Lester Zick wrote: > Well, Moe, it's not the truth of theorems which concerns me but the > truth and demonstration of axioms. If you want to assume geometric > objects as auxilliary notions within set theory definitions for > circles go ahead. Just don't try to tell me they define anything with > set theory.
I have no interest in convincing you of the benefits of set theory. But in stating my own observations, in contrast with yours, I note that set theory does allow precise definitions of such things as 'is a circle'.
> I have no idea what set theory may be apart from what has been > conveyed to me by others. I doubt many do.
I know what set theory is, as it is defined in certain systematic treatments of the subject.
> There is an empty set axiom sometimes stated, but it is > >superfluous, as it is derivable from the axiom schema of separation and > >the axiom of extensionality. As to a suc(0) axiom of set theory, I > >still don't know what you have in mind, since you don't. > > You might consider asking those who use the phrases themselves unless > you yourself intend to claim you invented the subject.
I don't know of any treatment of set theory that has axioms named 'suc( )' or 'suc(0)', so since you don't know what they mean, I can only let them rest as meaningless verbiage.
> >Seems to you, but not to anyone who can follow a basic mathematical > >definition. As I defined a 'circle', it is a set of points in RXR all > >equidistant (for a distance greater than 0) from a given point. That's > >a circle, not a sphere. > > Actually not unless you assume your points all lie on a plane to begin > with which is a geometrical assumption and not a set definition.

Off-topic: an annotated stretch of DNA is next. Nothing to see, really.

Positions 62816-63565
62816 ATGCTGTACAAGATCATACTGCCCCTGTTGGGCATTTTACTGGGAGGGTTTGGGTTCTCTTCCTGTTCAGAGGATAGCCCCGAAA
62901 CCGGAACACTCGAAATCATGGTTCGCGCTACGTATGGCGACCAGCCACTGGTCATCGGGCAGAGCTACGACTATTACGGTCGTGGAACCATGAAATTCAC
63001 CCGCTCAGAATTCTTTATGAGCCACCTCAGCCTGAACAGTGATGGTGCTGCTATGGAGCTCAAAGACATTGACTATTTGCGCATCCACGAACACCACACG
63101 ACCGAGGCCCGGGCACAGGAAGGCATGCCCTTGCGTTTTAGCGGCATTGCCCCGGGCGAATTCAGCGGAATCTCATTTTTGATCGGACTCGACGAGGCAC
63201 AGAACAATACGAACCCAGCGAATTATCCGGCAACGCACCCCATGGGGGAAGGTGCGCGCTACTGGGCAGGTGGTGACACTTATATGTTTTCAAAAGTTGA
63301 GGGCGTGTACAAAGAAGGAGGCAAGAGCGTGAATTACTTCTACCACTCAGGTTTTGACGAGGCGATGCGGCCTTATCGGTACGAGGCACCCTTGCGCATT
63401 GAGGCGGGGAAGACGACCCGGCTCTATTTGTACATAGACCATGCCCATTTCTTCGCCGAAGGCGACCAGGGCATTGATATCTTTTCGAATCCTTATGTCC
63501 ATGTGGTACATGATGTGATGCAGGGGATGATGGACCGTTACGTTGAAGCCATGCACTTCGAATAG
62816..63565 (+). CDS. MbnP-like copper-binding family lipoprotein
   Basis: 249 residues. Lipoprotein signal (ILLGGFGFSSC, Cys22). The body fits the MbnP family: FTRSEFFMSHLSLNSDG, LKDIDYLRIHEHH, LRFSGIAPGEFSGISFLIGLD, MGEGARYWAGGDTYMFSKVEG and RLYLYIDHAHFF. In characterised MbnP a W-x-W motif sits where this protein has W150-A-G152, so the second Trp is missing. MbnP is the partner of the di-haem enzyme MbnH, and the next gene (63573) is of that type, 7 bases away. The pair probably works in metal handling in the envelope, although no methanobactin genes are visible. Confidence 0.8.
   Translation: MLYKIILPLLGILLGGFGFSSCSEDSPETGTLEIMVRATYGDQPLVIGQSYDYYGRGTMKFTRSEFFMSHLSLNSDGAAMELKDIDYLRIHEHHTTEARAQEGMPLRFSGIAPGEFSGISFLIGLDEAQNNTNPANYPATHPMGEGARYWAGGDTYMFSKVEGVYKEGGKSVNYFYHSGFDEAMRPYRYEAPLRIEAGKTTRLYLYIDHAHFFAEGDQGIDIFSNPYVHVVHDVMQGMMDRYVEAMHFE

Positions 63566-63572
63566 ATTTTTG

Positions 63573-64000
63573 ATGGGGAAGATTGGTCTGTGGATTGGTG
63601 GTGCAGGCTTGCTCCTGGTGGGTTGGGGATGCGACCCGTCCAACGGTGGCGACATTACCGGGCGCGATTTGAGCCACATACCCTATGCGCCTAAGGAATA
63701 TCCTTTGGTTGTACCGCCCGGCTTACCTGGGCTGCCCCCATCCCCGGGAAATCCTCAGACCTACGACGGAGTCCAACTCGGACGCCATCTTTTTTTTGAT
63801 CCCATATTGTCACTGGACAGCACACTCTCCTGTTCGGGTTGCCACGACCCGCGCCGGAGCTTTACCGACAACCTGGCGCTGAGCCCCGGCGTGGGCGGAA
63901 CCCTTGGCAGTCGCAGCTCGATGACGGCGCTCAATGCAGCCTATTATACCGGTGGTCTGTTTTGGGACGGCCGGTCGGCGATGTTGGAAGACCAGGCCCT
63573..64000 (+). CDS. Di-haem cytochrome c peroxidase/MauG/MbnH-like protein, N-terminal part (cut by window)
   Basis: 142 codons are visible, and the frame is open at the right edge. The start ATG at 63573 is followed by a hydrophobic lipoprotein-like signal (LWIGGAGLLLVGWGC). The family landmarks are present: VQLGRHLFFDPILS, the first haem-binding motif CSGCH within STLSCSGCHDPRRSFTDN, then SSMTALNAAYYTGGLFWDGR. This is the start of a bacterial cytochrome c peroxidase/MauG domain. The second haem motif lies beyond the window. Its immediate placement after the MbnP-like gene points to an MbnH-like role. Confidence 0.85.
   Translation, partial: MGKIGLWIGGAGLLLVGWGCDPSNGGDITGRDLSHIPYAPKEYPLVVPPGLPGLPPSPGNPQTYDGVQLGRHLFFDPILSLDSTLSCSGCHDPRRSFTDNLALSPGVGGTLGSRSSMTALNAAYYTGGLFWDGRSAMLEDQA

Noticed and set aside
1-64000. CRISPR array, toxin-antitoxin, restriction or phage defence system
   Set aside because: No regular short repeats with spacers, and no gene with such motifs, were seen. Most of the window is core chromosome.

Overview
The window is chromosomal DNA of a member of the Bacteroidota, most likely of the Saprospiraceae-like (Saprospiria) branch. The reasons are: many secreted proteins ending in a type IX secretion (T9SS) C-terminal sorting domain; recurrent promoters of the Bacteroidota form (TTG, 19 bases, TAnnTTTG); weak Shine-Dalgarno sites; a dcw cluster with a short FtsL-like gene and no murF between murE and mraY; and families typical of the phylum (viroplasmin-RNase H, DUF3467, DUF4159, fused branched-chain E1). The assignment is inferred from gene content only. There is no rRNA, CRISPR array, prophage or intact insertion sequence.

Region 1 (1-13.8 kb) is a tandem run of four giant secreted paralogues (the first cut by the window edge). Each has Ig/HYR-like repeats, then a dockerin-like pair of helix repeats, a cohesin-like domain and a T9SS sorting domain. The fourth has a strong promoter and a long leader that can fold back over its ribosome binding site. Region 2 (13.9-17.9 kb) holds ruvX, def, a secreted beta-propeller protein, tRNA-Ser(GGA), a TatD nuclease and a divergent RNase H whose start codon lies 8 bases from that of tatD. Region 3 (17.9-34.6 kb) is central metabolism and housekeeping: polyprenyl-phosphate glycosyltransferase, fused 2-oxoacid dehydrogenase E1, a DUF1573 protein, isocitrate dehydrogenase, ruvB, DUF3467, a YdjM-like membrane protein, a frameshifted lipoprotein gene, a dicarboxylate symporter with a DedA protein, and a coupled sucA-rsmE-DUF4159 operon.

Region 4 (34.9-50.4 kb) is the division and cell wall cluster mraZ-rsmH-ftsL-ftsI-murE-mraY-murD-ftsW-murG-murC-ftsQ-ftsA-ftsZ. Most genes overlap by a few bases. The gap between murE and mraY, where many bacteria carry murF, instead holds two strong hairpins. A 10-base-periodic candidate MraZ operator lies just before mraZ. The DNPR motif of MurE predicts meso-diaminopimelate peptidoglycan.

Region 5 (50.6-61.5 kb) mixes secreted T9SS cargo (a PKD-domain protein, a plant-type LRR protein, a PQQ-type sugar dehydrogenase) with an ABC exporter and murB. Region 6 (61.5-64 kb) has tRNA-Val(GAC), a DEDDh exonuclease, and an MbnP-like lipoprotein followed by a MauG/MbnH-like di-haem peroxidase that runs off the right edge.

I corrected to say that a circle in RXR is a sphere. As to where points lie, geometry, and set theory, you don't have to accept this for yourself, but it is easy to express basic geometric principles in set theory.
> >There's no lack of ability to express 'dimension', 'space', and > >'n-dimensional space' in set theory. > > To use the words perhaps not. But the objects referred to are > nonetheless geometric not numeric objects. When used in set theory > definitions they're nothing but geometric not arithmetic auxilliaries.
Whatever you call the abstractions, whether 'geometric', 'numeric', or 'arithmetic auxillaries', they are formalizable in set theory.
> >'straight line' and 'plane' are easily defined in set theory. > > Sure they are: > > "A straight line is the set of all points on a straight line". > > "A plane is the set of all points on a plane". > > "Universal truth is the set of all points which are universally true." > > See how easy that was?
By 'defined', obviously, I don't include circular definitions.